EU-WHO meeting addresses critical health systems issues

The 5th Technical Meeting of the EU-Luxembourg-WHO Universal Health Coverage Partnership, held on 21–23 March in Brussels, deliberated on innovative solutions at the country level, to move the universal health coverage (UHC) agenda forward.

The UHC Partnership aims to promote policy dialogue on national health policies, strategies and plans in 28 target countries globally, towards the achievement of UHC by 2030. Current members and target countries from the WHO European Region – Kyrgyzstan, the Republic of Moldova, Tajikistan and Ukraine – attended the meeting. Georgia was invited as an observer.

Participant countries from the European Region presented illustrative examples of governance arrangements in the context of changing roles of ministries of health in the Region, with an expanding agenda of whole-of-government approaches to health, and to related capacity-building efforts.  An additional focal topic from the Region was that of strategic purchasing of health services, an instrument to ensure that limited public funds are spent in line with health policy objectives. Compared to other regions, countries of the European Region have been especially successful in pooling funds for redistribution to people with the greatest health needs, and in reducing or preventing fragmentation in the flow of funds, allowing strategic purchasing arrangements to flourish.  Fragmentation in funding may lead to overlapping coverage and inefficient resource allocation, with the poor and vulnerable falling through the cracks. This is often due to decentralized fiscal arrangements, competitive private insurers, overlapping health coverage and duplicative donor fund flows, among others.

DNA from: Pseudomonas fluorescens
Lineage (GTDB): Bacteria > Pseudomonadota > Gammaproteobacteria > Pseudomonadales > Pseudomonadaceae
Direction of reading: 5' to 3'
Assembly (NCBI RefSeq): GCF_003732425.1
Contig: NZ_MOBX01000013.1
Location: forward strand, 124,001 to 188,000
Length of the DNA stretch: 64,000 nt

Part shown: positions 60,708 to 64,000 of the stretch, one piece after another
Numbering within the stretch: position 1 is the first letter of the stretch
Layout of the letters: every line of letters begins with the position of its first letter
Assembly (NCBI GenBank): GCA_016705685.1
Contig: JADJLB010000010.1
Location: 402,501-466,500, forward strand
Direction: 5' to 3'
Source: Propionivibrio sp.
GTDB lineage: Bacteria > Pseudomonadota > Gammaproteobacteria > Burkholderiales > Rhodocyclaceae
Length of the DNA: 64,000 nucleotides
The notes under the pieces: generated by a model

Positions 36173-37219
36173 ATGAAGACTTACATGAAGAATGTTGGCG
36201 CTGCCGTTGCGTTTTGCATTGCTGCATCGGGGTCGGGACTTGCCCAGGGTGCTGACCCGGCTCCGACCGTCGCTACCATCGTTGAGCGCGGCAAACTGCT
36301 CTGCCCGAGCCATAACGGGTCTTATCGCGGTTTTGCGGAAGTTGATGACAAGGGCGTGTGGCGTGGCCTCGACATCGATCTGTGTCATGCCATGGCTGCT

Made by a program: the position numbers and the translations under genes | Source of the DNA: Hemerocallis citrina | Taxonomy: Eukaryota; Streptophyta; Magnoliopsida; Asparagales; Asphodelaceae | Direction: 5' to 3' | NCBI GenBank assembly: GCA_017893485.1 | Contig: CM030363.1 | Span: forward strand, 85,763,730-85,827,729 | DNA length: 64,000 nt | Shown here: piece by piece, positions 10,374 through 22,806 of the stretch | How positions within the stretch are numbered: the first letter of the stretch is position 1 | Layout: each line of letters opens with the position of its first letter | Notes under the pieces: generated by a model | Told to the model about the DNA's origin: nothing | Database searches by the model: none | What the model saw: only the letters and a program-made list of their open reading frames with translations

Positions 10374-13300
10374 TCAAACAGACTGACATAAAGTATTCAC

At the meeting, representatives from ministries of health, WHO, development agencies, decision-making bodies, European institutions, Luxembourg’s Ministry of Foreign Affairs, academia and donors also shared experiences and challenges in moving towards UHC. The link between resilient health systems and security (particularly in fragile states), the implementation and monitoring of the Sustainable Development Goals, the importance of strong partnerships, and the relevance of a “health in all policies” approach involving all sectors, were discussed.